VACAVILLE — You’re never too old to play with Legos – or use them in your aerospace engineering career.
Former Vacaville resident and Will C. Wood High School graduate Stephen Pakbaz is proof.
Now a mechanical/aerospace engineer for Orbital Sciences Corp. in Dulles, Va., Pakbaz is awaiting the on-sale date for his latest creation using the popular plastic construction bricks: the Curiosity Mars rover.
Right after graduating from the University of California, San Diego with a master’s degree in mechanical and aerospace engineering, Pakbaz went to work at NASA’s Jet Propulsion Laboratory in Pomona.
Among his first projects was the car-sized Mars Science Laboratory, known popularly as Curiosity.
“I worked as a mechanical engineer at the Jet Propulsion Laboratory and I’m also a huge Lego fan and I worked with the rover,” Pakbaz said from his Sterling, Va., home this week.
“One of the coolest features is the ‘rocker-bogie’ suspension system that helps it keep all six wheels on the ground,” Pakbaz said. “Because it’s a $2 billion robot, they don’t let you play with it.”
That’s where his lifelong love affair with Legos came in.
“I decided to build my own little Lego model,” he said. “It thought it would be a great educational tool to show my family and friends.”
The detailed Lego model was so accurate that Pakbaz decided to submit it to Lego through a website where fans can post their designs. If a design gets 10,000 supporters, Lego will review it and it could be selected for production.
That’s what happened with Pakbaz’s design.
“I submitted it around Nov. 26, 2011,” he said. “I designed it earlier that year, sometime maybe in January or February. I submitted it right around the time the rover launched on its way to Mars.”
The timing of the submission, when the rover was in the headlines, worked out well in terms of gaining support.
“The good-timing theme continued to work out when I reached the 10,000-supporter goal shortly after the rover landed on Mars in August 2012,” Pakbaz said.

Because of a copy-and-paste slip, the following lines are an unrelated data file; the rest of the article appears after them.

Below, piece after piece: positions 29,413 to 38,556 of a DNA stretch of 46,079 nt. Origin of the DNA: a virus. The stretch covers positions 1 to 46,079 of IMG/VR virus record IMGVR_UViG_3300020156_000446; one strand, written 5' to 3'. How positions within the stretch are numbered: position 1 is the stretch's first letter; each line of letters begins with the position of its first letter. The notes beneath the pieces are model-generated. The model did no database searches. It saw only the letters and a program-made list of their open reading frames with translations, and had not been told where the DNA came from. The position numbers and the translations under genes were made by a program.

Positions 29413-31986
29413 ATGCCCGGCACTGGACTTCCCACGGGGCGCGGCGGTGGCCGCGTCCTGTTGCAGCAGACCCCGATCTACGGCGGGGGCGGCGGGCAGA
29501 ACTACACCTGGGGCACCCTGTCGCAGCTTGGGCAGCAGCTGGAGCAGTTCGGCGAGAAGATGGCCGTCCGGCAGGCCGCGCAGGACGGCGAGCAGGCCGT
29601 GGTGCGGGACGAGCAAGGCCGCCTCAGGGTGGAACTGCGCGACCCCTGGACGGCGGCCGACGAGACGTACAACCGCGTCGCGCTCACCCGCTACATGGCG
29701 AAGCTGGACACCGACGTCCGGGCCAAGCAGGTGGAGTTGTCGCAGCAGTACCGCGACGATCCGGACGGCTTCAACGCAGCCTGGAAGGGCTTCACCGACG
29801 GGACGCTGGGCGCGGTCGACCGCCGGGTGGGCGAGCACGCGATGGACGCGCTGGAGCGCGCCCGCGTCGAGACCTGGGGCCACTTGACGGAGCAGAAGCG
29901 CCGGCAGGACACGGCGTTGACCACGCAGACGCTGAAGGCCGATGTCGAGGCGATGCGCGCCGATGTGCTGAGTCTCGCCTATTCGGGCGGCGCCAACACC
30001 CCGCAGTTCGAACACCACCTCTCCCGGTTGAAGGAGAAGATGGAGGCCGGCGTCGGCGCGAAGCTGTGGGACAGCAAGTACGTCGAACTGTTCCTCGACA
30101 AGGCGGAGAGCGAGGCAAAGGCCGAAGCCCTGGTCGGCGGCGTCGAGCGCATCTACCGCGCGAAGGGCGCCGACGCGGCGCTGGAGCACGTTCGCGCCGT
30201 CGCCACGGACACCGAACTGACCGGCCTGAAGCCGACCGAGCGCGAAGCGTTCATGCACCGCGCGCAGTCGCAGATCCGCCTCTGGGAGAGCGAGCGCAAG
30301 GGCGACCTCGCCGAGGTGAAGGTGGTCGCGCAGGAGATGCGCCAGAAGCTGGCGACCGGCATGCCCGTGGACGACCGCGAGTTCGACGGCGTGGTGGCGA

“It was great. I also did my best to help spread the news of the rover,” he said. “I made seven kits and donated them to various educational institutions, museums and charity auctions.”
Pakbaz, 29, who grew up in Vacaville and graduated from Wood in 2002, holds a bachelor’s degree in mechanical engineering from the Rose-Hulman Institute of Technology in Indiana.
“Curiosity was the very first real spacecraft I got to work on,” he said. “It had been my goal to work specifically at the Jet Propulsion Laboratory since I started high school and I was doing my own research on space travel and exploration.”
Designing spacecraft is nothing new.
“I had several graph paper notebooks filled with designs,” Pakbaz said. “I designed using Lego elements in mind. So Lego definitely contributed to the pursuit of my dream of mechanical engineering.”
Building the Rover kit was a great way to return the favor, he said.
“Before I ever wanted to be a mechanical engineer, I always wanted to be a Lego designer,” Pakbaz said. “So there’s another goal crossed off my list. I imagine that most kids who played with Legos wanted at one point to be a Lego designer.”
Pakbaz said the Curiosity rover set should go on sale in early 2014, although he said he’s received no firm date yet.
Reach Mike Corpos at 427-6979 or firstname.lastname@example.org. Follow him on Twitter at www.twitter.com/mcorposdr.